HAPPENINGS: September is Child Cancer Awareness Month
CRESTVIEW — According to the American Cancer Society website, https://bit.ly/3BYu9Gh, "About 10,500 children in the United States under the age of 15 will be diagnosed with cancer in 2021. Childhood cancer rates have been rising slightly for the past few decades … After accidents, cancer is the second leading cause of death in children ages 1 to 14. About 1,190 children under the age of 15 are expected to die from cancer in 2021."
These are sobering statistics. Childhood cancer is not talked about as much as other cancers, but it should be as it affects so many families.
There are resources available to childhood cancer patients, but there needs to be a great deal more research and awareness about this horrible disease.
One group that is raising money for childhood cancer research is Rally Foundation, which has offices in Pensacola; Atlanta, Georgia; and Memphis, Tennessee. Their only focus is raising money to fund children's cancer research and according to their website, https://rallyfoundation.org/, $22 million has been donated to research to date.
Furthermore, 93 cents of each dollar goes towards funding this research. To me, that is an impressive statistic as many organizations that raise funds have significantly higher overhead expenses.
The National Institute for Health (NIH) only allocates 4 percent of their budget to childhood cancer research.
Jamie Mitchell, a Community Engagement specialist for Rally Foundation, said, "Children typically get blood, brain, and soft tissue cancers, as opposed to adults who typically get lung, breast or prostate. Different cancers require different research.
"The average age of a child dying of cancer is 8 years old, as opposed to an adult of 65 years. Cancer is the No. 1 cause of death by disease for children. Every school day, 46 children are diagnosed with cancer.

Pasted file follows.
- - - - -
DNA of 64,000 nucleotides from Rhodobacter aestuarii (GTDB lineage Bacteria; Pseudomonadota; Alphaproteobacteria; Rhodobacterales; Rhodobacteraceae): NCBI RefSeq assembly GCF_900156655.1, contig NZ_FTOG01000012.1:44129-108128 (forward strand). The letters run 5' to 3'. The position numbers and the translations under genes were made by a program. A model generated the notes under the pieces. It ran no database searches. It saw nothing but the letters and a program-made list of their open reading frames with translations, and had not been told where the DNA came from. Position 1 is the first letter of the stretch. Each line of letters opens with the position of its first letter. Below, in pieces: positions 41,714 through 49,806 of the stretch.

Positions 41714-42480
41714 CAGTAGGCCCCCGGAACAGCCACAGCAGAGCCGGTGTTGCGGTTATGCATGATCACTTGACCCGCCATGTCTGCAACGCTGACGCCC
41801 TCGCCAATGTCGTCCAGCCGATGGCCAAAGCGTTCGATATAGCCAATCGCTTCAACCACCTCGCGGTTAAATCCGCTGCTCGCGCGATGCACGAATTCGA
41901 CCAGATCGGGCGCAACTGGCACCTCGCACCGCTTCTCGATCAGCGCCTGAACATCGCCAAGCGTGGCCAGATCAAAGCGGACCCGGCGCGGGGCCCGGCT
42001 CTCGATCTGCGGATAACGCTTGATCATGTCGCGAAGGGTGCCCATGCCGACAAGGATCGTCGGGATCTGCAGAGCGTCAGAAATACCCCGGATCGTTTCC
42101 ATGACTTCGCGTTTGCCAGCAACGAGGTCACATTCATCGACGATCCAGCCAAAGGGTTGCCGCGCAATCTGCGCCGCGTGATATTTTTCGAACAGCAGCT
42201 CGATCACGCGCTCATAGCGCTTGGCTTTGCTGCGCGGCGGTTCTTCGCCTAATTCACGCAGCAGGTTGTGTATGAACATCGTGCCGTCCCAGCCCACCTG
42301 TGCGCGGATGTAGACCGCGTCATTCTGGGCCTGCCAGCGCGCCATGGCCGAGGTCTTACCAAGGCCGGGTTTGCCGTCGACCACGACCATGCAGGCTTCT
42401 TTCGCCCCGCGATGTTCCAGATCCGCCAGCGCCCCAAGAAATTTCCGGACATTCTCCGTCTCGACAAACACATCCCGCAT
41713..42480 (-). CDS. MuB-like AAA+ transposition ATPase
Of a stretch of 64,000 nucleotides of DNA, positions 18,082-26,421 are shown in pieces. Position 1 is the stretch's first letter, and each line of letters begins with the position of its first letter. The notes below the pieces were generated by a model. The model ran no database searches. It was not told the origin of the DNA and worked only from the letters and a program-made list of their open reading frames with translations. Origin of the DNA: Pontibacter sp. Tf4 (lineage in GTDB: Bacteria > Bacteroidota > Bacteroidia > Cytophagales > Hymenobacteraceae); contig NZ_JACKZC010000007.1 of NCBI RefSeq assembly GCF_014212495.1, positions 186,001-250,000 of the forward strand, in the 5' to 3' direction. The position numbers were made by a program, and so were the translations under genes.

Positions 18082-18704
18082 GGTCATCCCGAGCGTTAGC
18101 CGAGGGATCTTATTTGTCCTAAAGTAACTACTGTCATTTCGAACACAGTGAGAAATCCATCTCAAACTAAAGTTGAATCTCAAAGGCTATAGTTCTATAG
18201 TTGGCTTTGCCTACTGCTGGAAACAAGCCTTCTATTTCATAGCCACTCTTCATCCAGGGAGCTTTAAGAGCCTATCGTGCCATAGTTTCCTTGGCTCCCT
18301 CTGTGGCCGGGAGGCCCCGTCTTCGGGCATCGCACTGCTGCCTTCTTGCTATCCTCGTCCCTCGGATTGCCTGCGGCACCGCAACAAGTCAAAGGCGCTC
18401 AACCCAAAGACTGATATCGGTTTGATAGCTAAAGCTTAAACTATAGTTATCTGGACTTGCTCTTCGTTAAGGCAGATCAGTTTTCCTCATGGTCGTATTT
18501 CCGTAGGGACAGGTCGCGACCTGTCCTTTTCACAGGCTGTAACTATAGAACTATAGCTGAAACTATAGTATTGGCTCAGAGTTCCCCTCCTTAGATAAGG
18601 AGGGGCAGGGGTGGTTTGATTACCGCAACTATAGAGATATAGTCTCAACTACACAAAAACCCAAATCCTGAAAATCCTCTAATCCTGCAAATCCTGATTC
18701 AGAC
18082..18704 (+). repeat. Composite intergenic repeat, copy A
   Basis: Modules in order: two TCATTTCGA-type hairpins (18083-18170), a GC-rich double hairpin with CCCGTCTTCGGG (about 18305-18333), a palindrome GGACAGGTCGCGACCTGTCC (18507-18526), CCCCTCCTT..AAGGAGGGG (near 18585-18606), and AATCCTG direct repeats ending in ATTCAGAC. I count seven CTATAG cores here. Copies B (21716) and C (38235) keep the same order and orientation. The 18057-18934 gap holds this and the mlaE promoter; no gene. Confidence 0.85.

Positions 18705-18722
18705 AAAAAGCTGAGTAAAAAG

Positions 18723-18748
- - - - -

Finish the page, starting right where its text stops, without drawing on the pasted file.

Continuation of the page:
"Two thirds of children with cancer will experience late effects from treatment, which will include heart and lung diseases, infertility, learning disabilities and secondary cancers from the treatments used to save their lives. And only 4 percent goes towards better treatments for our children. That is why organizations like Rally Foundation exist, to fill the funding gap."
As a parent, it is a helpless feeling to have your child diagnosed with cancer. It is a blessing to have organizations like Rally Foundation specifically raise money for cancer awareness and research grants.
There are fundraisers planned for September, such as: #RallyFit 46 challenge, which brings awareness to the fact that 46 children are diagnosed with cancer each day. This is a fitness challenge. One can sign up to participate at the Rally foundation website, https://bit.ly/3A05mBd.
Since cancer, unfortunately, doesn't quit in September, Rally Foundation raises money all year long. Those who wish to contribute may visit its website.
Not only can we, as a community, support groups such as Rally Foundation, we can also pray for all of those children and families who are affected by the scourge of childhood cancer.
Pray for wisdom for the researchers, breakthroughs in research, discernment for the child's medical team and strength for their parents. Most of all, pray for the children affected, that they will be healed physically and emotionally.
Let's all pitch in and eradicate childhood cancer.
Janice Lynn Crose, a former accountant, lives in Crestview with her husband, Jim; her two rescue collies, Shane and Jasmine; and two cats, Kathryn and Prince Valiant.
This article originally appeared on Crestview News Bulletin: HAPPENINGS: September is Child Cancer Awareness Month